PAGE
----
"With all due respect, that's a bunch of malarkey," Biden said at one point, during an exchange on foreign policy.
Democrats cheered his sharp tone in the only vice presidential debate. Republicans panned the vice president as disrespectful to his younger opponent.
Biden's aggressive approach stood in stark contrast to President Barack Obama's listless—and widely panned—turn on the debate stage last week. Obama, to the dismay of his supporters, clenched his jaw, looked down at his notes and held back his criticism of Republican nominee Mitt Romney.
While Biden went after him, Ryan settled on a smirk for much of the debate—his first on the national stage. He sipped water and cleared his throat through many of Biden's answers.
Voters watching at home were able to view Biden's smile and Ryan's smirk side-by-side, with most television networks broadcasting the debate on a split screen.
Early on in the wide-ranging debate on domestic and foreign policy issues, Biden leaned back his chair and gave a big grin, often audibly chuckling at Ryan. His laughter sparked a new Twitter handle called "LaughinJoeBiden."
But as the 90-minute debate pressed on, the vice president became increasingly agitated. He wagged his finger at moderator Martha Raddatz.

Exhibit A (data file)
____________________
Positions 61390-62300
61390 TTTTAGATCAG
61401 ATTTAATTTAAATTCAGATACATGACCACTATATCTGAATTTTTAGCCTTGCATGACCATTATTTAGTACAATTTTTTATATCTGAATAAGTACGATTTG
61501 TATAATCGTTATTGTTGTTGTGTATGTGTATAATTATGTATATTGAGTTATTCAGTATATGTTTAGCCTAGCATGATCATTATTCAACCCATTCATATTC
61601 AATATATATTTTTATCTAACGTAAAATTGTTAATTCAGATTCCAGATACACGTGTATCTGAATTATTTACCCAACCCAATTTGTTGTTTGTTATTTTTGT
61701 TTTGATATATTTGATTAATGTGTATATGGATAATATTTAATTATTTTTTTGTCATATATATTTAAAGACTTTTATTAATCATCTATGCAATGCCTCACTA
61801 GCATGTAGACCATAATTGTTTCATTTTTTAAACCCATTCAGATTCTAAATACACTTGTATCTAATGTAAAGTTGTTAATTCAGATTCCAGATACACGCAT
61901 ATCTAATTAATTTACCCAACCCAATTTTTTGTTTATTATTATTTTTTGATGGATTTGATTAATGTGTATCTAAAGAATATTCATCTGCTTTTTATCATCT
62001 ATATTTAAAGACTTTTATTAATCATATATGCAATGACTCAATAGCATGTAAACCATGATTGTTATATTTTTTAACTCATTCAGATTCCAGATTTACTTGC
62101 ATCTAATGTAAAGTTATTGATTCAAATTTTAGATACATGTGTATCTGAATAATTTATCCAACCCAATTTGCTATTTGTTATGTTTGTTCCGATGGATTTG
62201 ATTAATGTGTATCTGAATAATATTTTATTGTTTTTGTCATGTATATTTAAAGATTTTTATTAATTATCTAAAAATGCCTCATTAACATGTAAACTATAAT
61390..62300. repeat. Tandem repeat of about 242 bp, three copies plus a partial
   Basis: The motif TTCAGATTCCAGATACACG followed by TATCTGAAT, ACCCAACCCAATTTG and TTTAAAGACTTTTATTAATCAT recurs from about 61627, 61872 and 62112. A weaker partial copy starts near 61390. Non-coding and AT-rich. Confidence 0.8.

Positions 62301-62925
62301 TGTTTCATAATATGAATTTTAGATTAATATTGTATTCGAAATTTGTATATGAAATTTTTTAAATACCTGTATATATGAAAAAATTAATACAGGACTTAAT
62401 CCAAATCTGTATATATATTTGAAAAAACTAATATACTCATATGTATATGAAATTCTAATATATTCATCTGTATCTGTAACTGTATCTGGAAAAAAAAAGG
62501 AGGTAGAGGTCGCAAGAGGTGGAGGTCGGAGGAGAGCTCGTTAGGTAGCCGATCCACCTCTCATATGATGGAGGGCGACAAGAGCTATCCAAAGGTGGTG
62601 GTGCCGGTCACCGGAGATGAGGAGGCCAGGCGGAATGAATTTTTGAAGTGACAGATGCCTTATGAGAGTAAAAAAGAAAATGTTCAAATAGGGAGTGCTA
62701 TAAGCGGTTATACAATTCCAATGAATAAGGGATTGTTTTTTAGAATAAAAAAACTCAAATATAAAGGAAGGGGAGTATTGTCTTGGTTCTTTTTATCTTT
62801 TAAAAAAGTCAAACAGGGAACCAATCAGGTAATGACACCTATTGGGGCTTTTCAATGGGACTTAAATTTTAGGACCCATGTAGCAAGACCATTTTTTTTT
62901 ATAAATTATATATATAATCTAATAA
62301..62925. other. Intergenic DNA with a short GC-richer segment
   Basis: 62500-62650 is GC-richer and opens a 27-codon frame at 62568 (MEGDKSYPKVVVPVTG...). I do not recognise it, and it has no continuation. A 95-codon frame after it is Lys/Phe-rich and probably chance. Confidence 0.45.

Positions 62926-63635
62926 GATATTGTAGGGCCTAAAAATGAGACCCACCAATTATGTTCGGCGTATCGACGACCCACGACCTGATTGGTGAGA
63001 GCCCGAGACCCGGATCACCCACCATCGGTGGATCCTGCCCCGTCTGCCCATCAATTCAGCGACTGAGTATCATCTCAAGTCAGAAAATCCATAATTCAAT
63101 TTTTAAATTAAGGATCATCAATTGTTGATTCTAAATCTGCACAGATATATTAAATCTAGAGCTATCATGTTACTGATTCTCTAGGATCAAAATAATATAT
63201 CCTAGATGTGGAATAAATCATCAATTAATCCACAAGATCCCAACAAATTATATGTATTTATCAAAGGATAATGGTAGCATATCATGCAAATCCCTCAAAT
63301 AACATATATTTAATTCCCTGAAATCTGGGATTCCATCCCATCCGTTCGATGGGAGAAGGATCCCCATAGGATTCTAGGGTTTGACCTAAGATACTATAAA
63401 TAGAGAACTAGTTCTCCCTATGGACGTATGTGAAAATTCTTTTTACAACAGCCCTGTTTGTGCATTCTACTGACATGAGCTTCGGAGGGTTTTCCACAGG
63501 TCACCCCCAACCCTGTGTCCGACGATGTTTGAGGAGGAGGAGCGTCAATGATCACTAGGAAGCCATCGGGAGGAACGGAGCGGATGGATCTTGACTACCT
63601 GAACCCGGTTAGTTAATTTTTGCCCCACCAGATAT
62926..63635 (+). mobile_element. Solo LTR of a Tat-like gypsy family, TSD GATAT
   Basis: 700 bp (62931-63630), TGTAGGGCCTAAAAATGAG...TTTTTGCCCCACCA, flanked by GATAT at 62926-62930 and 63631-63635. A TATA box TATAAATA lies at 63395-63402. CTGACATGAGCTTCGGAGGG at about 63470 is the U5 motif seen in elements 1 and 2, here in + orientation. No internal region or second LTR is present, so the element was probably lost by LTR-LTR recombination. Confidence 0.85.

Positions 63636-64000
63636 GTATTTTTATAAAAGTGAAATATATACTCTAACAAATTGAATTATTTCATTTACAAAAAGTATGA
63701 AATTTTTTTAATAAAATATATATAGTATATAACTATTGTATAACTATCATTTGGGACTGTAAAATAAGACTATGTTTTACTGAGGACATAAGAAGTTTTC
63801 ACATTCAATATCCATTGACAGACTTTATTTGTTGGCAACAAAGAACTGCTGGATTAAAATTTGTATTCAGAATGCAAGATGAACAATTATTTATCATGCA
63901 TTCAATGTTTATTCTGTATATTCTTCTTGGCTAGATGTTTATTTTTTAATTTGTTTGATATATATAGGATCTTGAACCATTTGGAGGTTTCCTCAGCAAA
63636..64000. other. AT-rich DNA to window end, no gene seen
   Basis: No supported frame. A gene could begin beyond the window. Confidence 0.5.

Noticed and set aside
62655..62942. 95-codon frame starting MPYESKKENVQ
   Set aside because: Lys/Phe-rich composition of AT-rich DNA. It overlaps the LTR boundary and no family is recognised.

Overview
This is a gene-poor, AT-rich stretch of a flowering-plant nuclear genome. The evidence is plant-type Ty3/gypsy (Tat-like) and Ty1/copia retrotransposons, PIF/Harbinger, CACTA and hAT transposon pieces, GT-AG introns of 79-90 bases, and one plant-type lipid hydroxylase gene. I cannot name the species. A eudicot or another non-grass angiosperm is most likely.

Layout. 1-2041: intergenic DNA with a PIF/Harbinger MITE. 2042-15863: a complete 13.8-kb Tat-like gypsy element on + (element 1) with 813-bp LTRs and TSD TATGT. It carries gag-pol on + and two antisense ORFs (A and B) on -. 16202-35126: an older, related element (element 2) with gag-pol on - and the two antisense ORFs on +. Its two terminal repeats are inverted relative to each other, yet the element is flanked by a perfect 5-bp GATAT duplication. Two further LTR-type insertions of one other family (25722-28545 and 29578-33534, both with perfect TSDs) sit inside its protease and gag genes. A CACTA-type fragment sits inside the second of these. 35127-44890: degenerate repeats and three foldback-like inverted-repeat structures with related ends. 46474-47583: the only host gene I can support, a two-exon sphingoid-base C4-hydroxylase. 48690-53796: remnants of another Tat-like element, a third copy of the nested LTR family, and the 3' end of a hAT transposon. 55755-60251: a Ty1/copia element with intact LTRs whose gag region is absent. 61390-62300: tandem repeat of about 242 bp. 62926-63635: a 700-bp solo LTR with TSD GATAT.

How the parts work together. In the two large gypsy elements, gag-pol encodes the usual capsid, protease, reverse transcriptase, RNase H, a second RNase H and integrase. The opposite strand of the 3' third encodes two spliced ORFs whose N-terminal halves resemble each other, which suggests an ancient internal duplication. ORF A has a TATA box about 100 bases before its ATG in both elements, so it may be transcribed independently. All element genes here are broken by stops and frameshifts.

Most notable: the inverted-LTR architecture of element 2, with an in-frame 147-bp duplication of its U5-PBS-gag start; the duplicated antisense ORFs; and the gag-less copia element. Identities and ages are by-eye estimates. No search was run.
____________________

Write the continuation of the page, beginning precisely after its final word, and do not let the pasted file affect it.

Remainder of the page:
And walking a fine line between being aggressive and domineering, Biden started interrupting.
"Not mathematically possible," he interjected during a discussion on the budget.
But Biden didn't seem to like it much when Raddatz turned the tables on him, cutting him off during an exchange on unemployment. He spread his hands incredulously, leaned back in his chair, his arms crossed. By the end, Biden had turned serious as he talked about his Catholic faith and other issues.
So how did it play? The early reviews appeared split by party.
Republican strategist Karen Hanretty wrote on Twitter that Ryan gave Biden the "let the crazy uncle speak his mind at Thanksgiving dinner" look.
But Massachusetts Democratic Sen. John Kerry, also taking to Twitter, thought Biden was so convincing that "by the end of this, Ryan may vote for Joe."
The conservative group "Campaign To Defeat Obama" quickly sought to raise money off Biden's "rude and arrogant" performance, sending a fundraising email to supporters asking for contributions.
Obama campaign manager Jim Messina retorted: "When the other side is talking about eye rolls and smirks they are losing the debate."
Associated Press writer Beth Fouhy contributed to this report.